DNS black list databases contain a list of IP addresses that are known to send spam. They also contain IP addresses that have open mail relays, because a spammer can easily hijack these systems to send out spam. Each black list has different reasons for why an IP address is blacklisted. Among the more common reasons are: dialups, bulk mailers, spammers and open relays.
Just as black lists have different criteria for including IP addresses, they also have different ways of categorizing the IP addresses. Some black lists use different domains (called query domains) to separate IP addresses based on the reason they are blacklisted. One domain will contain only IP addresses for dialup accounts, another domain will contain only IP addresses for bulk mailers. This type of categorization allows you to select the reasons for which you do not want to accept black listed mail, and use the domain that contains IP addresses for that reason.
Other black lists return a reason code/IP address (i.e. 127.0.0.3) as to why an IP address is black listed. Although all IP addresses are listed in one domain, each will contain a reason code that explains why it is included. For example, a code of 127.0.0.3 may represent a dial-up account, and a code of 127.0.0.4 might represent a bulk mailer. The Fiveten black list is an example of one of these black lists.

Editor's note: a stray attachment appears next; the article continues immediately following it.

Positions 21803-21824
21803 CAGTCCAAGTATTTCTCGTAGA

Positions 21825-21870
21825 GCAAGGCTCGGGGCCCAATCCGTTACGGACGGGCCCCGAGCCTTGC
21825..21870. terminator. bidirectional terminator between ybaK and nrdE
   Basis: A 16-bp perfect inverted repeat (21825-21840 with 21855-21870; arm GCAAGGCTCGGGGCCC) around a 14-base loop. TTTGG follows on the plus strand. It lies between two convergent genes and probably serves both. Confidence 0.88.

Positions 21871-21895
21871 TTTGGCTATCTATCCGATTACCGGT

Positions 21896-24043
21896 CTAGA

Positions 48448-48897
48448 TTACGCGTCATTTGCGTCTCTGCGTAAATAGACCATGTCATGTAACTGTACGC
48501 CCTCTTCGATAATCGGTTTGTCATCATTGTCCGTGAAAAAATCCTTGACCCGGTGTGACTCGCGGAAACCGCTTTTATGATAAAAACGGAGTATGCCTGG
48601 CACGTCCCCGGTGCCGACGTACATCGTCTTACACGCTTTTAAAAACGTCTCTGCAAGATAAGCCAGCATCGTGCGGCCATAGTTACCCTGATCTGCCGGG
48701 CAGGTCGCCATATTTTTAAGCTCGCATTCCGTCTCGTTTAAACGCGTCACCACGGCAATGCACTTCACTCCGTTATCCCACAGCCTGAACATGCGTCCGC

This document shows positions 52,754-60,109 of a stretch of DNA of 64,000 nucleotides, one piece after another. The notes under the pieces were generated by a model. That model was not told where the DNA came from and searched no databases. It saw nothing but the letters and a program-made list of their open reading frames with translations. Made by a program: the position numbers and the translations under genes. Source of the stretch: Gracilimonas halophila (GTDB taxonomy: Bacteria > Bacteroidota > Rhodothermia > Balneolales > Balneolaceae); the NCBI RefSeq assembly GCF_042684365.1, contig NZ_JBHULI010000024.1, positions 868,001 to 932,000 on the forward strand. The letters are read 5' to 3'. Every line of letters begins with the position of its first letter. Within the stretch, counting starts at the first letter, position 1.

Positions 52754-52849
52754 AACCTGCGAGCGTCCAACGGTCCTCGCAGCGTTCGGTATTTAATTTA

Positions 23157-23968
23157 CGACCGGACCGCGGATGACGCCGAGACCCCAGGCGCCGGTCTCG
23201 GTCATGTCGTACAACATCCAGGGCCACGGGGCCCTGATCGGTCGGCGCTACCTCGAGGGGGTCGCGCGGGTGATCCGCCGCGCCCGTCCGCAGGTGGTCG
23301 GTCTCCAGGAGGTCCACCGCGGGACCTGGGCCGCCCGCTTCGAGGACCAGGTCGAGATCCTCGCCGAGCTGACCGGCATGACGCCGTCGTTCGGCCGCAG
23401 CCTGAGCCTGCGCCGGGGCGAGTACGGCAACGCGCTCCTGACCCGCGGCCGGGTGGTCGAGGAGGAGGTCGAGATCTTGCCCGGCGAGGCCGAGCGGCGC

Unfortunately, there is no standard across black lists. One black list may use separate query domains, and another may use reason/IP codes. Likewise, there is no standard across the reason/IP codes that are returned. For one black list, 127.0.0.3 may represent dial-ups, and on another black list this code may represent bulk mailers. The best resources for finding out this information are the black lists themselves. By going to their web sites, you can learn how each black list classifies the listed IP addresses.